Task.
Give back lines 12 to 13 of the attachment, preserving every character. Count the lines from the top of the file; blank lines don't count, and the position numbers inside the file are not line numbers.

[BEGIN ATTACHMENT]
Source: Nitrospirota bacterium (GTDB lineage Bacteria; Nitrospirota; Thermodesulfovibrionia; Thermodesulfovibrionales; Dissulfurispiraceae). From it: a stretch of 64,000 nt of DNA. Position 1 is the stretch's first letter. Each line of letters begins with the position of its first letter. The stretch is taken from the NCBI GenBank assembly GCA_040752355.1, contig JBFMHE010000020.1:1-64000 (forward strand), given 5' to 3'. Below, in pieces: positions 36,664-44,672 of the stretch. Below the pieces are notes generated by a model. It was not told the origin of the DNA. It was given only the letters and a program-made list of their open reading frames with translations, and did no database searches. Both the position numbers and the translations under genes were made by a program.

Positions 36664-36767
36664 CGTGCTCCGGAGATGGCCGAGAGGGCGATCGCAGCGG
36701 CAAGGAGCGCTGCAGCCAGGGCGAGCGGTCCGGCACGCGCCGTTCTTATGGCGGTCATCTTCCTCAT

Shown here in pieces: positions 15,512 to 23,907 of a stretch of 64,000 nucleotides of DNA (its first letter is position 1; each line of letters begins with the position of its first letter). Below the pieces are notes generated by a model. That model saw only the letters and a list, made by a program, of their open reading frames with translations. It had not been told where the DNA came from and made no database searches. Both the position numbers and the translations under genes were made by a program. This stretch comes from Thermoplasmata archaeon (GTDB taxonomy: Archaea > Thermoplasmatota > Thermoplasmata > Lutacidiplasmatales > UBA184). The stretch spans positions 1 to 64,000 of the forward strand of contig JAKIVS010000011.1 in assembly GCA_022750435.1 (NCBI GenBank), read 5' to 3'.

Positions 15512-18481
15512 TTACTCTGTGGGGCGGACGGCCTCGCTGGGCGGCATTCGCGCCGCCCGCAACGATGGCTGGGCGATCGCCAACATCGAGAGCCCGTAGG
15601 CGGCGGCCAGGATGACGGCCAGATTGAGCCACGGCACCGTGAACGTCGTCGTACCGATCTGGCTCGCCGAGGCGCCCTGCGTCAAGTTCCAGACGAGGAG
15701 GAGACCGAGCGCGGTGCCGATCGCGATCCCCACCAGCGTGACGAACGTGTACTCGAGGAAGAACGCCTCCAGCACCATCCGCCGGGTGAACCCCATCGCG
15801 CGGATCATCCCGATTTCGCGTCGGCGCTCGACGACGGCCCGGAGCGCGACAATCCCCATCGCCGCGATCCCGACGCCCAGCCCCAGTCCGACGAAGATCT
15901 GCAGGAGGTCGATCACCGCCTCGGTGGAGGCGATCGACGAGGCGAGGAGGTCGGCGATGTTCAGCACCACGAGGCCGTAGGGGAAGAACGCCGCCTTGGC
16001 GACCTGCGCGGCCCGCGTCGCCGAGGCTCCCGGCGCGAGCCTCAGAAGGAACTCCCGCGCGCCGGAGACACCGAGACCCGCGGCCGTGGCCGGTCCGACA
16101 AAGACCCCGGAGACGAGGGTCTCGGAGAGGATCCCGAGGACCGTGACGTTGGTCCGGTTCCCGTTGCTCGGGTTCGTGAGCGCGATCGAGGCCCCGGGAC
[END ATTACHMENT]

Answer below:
16001 GACCTGCGCGGCCCGCGTCGCCGAGGCTCCCGGCGCGAGCCTCAGAAGGAACTCCCGCGCGCCGGAGACACCGAGACCCGCGGCCGTGGCCGGTCCGACA
16101 AAGACCCCGGAGACGAGGGTCTCGGAGAGGATCCCGAGGACCGTGACGTTGGTCCGGTTCCCGTTGCTCGGGTTCGTGAGCGCGATCGAGGCCCCGGGAC